2 min read.Updated: 17 Feb 2020, 11:03 PM ISTPuja Mehra
There is no such thing as a freebie in economics because ultimately somebody has to bear the cost of the supposedly free giveaways
CAG’s financial audit for 2013-18 concluded that Delhi has no debt sustainability issues as its GSDP grew faster than its public debt
The Aam Aadmi Party’s win in the Delhi elections has inspired others to replicate its strategy. The West Bengal government’s last full budget before state polls proposed free electricity for quarterly consumption of up to 75 units. Mint explains the economics of freebies.
There is no such thing as a freebie in economics because ultimately somebody has to bear the cost of the supposedly free giveaways. The concept is popularly known as There’s No Such Thing as a Free Lunch, which is the name of a book by Nobel Prize-winning economist Milton Friedman, who showed that everything has to be paid for by taxes if not today or tomorrow, then the day after. When governments dole out gifts, citizens have to pay for them. It isn’t always the rich who pay. Often the poor pay for the gifts, as governments collect taxes on everything from matchboxes to diamonds.
The Aam Aadmi Party (AAP) government provides free bus rides for women, free electricity for up to 200 units consumed and subsidies for up to 400 units, free water for up to 20,000 litres a month, full school fee waiver for children of very poor families, free Wi-Fi, free pilgrimage for senior citizens and waiver of development charges for new water and sewer connections. It offers free treatment, medicines and test facilities in mohalla clinics and free surgeries at empanelled hospitals. The government also bears the expenditure for the treatment of victims of road accidents and fire mishaps.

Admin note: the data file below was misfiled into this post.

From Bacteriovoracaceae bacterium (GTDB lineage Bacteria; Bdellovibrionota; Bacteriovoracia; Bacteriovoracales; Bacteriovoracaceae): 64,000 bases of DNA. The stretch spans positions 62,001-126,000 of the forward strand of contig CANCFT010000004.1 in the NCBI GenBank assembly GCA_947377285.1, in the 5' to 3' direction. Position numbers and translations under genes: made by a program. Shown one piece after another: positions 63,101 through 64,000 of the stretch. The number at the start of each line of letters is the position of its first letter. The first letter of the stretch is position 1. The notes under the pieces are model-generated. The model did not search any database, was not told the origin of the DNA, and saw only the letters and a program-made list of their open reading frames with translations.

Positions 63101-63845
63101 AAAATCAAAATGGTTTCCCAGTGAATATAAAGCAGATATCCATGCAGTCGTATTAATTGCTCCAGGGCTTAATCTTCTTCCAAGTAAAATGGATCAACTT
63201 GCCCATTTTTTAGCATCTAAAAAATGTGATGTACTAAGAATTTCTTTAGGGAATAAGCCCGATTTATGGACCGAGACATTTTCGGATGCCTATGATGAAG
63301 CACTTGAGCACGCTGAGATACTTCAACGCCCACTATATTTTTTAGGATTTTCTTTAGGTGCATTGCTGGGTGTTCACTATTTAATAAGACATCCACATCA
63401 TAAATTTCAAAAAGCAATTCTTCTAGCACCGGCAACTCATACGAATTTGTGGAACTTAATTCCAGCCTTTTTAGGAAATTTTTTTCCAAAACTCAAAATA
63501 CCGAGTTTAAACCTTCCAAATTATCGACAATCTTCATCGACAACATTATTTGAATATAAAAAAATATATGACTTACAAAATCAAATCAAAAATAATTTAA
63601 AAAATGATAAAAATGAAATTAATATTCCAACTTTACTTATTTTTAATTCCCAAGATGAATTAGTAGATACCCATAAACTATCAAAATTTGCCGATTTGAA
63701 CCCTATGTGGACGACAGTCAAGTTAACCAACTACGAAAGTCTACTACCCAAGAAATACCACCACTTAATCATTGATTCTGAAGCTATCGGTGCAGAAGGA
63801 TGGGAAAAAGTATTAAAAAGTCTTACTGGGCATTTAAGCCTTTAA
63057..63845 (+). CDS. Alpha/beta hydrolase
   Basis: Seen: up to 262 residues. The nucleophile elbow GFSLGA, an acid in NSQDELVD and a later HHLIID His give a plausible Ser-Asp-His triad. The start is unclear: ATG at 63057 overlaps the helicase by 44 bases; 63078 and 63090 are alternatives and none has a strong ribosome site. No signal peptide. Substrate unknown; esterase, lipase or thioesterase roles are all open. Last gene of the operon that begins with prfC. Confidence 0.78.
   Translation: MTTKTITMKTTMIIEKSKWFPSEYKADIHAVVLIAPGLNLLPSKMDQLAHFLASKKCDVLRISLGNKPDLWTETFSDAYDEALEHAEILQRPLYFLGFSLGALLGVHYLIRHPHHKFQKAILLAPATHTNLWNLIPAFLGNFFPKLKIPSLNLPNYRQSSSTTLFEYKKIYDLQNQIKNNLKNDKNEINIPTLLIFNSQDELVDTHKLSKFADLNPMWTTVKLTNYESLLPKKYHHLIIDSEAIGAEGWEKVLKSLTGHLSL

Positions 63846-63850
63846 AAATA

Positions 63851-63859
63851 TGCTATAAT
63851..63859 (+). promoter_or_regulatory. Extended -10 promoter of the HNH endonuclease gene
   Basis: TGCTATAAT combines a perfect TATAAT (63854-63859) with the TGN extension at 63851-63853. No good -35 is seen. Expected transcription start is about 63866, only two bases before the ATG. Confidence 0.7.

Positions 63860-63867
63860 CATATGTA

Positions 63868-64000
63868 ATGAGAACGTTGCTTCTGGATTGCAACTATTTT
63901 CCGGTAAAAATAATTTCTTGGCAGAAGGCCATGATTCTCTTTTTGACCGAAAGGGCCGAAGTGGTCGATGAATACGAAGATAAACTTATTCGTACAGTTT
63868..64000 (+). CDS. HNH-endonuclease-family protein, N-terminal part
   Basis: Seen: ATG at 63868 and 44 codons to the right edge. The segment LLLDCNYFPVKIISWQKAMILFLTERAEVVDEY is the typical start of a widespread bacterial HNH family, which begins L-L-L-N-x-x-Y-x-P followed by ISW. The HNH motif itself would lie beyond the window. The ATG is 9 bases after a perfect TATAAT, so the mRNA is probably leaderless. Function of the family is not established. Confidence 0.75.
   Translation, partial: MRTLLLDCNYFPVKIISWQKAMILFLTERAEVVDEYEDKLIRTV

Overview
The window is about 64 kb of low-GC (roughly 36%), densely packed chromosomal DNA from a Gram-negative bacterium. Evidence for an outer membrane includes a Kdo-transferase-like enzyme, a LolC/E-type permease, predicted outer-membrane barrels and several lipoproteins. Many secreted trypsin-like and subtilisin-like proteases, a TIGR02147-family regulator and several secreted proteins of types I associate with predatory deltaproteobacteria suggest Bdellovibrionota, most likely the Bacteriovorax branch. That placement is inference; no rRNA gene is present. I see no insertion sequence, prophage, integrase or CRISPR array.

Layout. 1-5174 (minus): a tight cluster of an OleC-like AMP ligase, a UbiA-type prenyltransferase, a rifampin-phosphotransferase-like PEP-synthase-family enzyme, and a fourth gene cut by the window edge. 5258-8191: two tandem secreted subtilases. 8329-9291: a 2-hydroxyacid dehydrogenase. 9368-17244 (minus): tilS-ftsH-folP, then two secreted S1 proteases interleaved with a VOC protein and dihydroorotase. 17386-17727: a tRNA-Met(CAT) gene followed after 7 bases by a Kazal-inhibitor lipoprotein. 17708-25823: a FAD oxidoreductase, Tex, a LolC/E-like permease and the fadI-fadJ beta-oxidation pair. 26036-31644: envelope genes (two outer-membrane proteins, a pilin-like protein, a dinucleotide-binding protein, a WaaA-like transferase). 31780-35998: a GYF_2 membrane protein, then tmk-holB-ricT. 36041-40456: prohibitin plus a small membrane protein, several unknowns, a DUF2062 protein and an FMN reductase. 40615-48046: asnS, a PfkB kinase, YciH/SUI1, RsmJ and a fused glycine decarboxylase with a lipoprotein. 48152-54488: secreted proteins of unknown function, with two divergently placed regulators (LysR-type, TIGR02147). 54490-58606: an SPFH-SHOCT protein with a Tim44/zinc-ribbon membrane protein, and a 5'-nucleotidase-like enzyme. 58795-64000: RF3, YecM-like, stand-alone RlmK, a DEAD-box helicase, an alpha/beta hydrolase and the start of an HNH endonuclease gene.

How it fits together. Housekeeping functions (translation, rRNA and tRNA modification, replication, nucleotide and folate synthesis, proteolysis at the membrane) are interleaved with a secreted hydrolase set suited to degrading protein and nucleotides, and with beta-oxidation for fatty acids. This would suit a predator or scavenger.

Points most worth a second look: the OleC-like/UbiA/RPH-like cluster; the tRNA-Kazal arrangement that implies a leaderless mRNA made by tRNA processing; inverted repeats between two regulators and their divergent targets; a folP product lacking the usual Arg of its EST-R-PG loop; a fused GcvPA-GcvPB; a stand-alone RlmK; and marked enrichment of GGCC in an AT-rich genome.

Ahead of the assembly elections, Delhi chief minister and AAP convener Arvind Kejriwal wrote in a Twitter post that limited freebies make more money available to the poor sections of society and boost demand. “However, it should be done in such limits so that no extra taxes have to be imposed and it does not lead to budget deficits".
Are the AAP govt’s freebies sound policy?
Free and good quality healthcare and education are considered sound economics as the benefits are not limited to those receiving them directly, but extend to society. These are also services where the market typically fails. Free power and water up to certain levels of consumption act as incentives for devising techniques of meter tampering and theft. The AAP government hasn’t raised taxes or borrowed to pay for the freebies. That’s because Delhi’s finances have been healthy since Sheila Dikshit was chief minister.
Is the AAP model of freebies sustainable?
CAG’s financial audit for 2013-18 concluded that Delhi has no debt sustainability issues as its GSDP grew faster than its public debt. RBI’s state finances report says Delhi could have spent ₹20,142 crore more this year and still not exceeded the fiscal deficit limit. Other states lack this buffer. Much of Delhi’s fiscal space is a result of a revenue surplus and narrow fiscal deficit. While the revenue surplus is narrowing with each passing year, the fiscal deficit is growing.